Courtney Gray describes each piece of cast jewelry as a “small sculpture”, and you don’t have to engage her in conversation very long to know that she loves her work. In addition to creating beautiful custom jewelry, Courtney wanted to teach and mentor other jewelers so she established Creative Side.
Creative Side offers a number of opportunities for students – of all ages and skill levels – to work and learn techniques for creating jewelry using wax. The classes involve a variety tools, techniques and types of wax.
Lost wax casting is a technique that has been used to make objects – small and large – for centuries. The process involves transforming a two dimensional concept (a drawing) into a three dimensional piece. One of the most famous lost wax cast is Degas’ Little Dancer.
[photo of Degas’ dancer – photo credit: Metropolitan Museum of Art]
Casting Jewelry: From Start to Finish
Have you ever wondered why that piece of custom jewelry you covet is so expensive? It is because creating original pieces takes talent, time, materials, equipment and a lot of skill. Many pieces of custom jewelry are made using lost wax casting, and this technique has played an important role in the work of Courtney Gray – founder and owner of Creative Side Jewelry Academy. Let’s walk you through our process.
Making a carved wax model involves creating a design and transferring a two dimensional rendering to a wax block, then carving and shaping the wax into a three dimensional model. This is all done with tools specifically designed to be used only with wax because even the smallest amount of metal mixed in with a wax model can contaminate your final piece. Our favorite tools and wax are Kate Wolf’s Wolf Tools® and Wolf Wax™ by Ferris®. Kate is known as the “female MacGyver” because she has created tools and carvers that make carving an efficient process.
Wax wire is another way to create models for casting. It is just what it sounds like, wax that is thin and narrow and comes in gauges that correspond roughly to metal wire.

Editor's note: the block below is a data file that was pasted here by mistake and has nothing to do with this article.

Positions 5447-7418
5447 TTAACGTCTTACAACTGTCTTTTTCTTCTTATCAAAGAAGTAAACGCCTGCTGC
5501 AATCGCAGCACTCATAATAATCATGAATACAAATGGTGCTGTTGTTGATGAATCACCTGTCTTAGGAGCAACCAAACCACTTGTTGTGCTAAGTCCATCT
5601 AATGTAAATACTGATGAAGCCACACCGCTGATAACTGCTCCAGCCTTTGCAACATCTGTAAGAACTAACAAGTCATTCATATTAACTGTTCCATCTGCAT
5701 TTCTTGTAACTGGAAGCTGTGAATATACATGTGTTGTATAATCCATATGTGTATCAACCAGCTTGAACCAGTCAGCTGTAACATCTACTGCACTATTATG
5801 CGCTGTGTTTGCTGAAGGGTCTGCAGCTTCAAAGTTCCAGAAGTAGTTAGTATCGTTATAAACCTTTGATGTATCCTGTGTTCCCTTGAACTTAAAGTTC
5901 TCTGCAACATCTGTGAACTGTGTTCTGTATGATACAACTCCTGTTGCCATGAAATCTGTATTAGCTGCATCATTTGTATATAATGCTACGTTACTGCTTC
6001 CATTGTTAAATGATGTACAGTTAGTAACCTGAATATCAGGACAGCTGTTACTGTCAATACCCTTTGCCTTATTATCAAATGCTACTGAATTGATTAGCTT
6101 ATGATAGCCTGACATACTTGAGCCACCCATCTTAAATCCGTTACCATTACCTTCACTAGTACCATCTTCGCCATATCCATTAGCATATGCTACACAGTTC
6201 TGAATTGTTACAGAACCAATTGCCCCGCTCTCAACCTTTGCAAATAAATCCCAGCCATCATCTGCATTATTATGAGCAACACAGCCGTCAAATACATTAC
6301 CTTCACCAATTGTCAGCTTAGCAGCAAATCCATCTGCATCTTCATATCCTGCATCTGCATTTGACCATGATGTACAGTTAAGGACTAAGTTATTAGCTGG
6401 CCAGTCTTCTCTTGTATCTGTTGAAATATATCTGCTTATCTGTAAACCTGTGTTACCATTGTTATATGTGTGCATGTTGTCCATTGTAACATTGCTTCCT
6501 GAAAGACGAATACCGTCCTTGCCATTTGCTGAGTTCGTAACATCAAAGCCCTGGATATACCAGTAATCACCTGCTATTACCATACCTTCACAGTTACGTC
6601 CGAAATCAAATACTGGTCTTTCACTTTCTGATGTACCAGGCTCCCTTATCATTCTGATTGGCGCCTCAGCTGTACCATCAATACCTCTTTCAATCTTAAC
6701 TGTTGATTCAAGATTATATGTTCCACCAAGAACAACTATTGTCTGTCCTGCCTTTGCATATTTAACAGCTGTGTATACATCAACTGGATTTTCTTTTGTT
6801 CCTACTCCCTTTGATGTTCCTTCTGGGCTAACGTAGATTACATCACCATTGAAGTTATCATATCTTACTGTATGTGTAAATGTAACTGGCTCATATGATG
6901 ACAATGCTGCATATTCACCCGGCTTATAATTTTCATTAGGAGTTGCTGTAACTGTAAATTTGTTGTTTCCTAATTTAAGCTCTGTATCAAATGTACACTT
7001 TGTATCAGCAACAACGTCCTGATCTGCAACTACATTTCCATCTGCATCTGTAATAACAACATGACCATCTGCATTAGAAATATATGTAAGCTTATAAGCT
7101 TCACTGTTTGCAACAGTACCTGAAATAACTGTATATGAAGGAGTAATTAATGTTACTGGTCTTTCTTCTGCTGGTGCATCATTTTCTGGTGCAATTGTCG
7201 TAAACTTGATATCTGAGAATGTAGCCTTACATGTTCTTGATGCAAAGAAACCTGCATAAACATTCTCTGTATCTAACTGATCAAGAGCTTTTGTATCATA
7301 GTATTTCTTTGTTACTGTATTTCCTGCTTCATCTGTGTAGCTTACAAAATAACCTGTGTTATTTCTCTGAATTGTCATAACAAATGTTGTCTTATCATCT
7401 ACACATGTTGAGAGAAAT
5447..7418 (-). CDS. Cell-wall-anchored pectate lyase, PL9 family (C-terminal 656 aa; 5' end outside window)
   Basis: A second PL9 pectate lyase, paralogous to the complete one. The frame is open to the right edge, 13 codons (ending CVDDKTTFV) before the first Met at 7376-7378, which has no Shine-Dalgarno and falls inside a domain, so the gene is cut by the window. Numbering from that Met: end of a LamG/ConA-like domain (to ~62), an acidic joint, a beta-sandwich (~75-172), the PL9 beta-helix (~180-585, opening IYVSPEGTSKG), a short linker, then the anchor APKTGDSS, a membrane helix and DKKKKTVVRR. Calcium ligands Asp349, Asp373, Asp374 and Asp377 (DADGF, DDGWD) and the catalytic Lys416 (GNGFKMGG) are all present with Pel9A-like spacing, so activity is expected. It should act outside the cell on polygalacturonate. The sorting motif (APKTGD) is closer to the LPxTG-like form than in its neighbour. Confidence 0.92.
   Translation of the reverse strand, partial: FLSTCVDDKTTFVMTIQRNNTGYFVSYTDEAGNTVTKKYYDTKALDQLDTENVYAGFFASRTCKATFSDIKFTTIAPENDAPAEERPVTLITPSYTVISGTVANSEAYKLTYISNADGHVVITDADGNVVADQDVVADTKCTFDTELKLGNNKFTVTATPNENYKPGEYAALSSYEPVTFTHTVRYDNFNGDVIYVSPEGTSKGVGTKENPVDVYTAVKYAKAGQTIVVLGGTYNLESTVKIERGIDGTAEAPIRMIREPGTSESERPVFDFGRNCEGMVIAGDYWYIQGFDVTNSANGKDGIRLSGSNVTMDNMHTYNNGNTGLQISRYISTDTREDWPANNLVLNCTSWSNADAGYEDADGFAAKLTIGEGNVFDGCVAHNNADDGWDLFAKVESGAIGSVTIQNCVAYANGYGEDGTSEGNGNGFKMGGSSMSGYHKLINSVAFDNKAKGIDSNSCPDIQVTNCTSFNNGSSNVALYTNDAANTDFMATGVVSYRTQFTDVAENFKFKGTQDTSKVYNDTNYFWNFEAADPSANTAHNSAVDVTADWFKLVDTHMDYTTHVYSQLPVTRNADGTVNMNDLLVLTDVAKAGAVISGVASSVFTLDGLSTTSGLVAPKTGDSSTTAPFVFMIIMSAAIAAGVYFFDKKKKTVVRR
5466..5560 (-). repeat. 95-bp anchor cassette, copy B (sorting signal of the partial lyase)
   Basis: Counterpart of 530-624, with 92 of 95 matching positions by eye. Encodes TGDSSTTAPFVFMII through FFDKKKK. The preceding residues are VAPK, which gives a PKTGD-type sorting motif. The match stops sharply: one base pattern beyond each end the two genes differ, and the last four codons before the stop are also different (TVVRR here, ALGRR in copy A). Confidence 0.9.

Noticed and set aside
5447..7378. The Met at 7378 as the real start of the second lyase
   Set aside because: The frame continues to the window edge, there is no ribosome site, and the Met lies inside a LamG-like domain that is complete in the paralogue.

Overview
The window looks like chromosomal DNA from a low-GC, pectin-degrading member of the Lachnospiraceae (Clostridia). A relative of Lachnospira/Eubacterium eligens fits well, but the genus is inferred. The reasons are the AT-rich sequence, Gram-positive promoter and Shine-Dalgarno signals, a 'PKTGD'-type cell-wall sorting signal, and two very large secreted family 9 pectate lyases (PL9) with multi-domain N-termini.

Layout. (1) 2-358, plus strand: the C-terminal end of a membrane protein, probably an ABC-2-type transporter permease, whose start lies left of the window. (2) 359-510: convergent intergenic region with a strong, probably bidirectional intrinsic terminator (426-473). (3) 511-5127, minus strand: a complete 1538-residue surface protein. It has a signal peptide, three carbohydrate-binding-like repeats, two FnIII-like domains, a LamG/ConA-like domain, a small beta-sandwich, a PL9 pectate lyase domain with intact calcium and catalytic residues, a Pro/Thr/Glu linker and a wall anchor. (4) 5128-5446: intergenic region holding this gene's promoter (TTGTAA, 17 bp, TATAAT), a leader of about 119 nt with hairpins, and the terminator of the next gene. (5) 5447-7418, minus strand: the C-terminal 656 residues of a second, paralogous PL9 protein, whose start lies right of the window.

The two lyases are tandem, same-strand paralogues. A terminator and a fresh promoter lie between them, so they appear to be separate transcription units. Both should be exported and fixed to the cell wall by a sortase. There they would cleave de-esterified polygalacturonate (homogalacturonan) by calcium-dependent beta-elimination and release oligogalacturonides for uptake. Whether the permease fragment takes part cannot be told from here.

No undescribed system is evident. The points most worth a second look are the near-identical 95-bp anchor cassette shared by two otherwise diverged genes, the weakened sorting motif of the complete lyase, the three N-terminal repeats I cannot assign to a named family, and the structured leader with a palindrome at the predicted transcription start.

To make a setting for a faceted stone you begin by constructing a basket to fit the underside of the stone, then add embellishments and prongs. This is done by “welding” the pieces together using a wax pen.
While the approach to assembling a wax wire piece is somewhat analogous to fabrication – working with wax is nothing like working with metal. The wax is soft, and delicate, but sometimes more familiar to everyone because we have all played with clay or playdough at one point in our life. This makes this a good entry point for beginners.
Spruing and Casting
Spruing is the process of connecting each piece to a wax stem (the sprue) that will create a pathway for the molten metal to flow into the void in the casting flask that is left when the wax burns away. This is why the process is called “lost wax” – when the flask is fired in a kiln, the wax is lost, and a one-time mold is left for the metal.
For a small piece of jewelry, it doesn’t take a lot of metal – usually just a few grams – about enough to cover the bottom of a small Dixie cup. [casting grain photo]
The metal is heated in a crucible until it is molten (liquefied) then it is poured into the casting flask. To ensure the metal is distributed evenly and fills the entire mold, it is either spun in a centrifuge or placed in a vacuum. Once it has cooled, the investment is placed in water and the cast metal is taken out. [process photos]
Finishing Cast pieces
When the metal is cooled and removed from the investment it starts to look like jewelry – but there is still a lot of work to do. [photo of an unfinished cast piece]
To finish a piece of cast jewelry, the excess metal needs to be removed, and the surface of the piece needs to be refined and polished. This is all done with tools used specifically for metal.
The first step is to smooth the surface with metal files – moving from coarse to fine. After the files comes sandpaper, again moving from a coarse grit to one so fine you almost can’t feel anything on the sandpaper. Finally, machines – both handheld and bench mounted – are used to remove any remaining surface scratches or marks.
LINKS TO UPCOMING CASTING CLASSES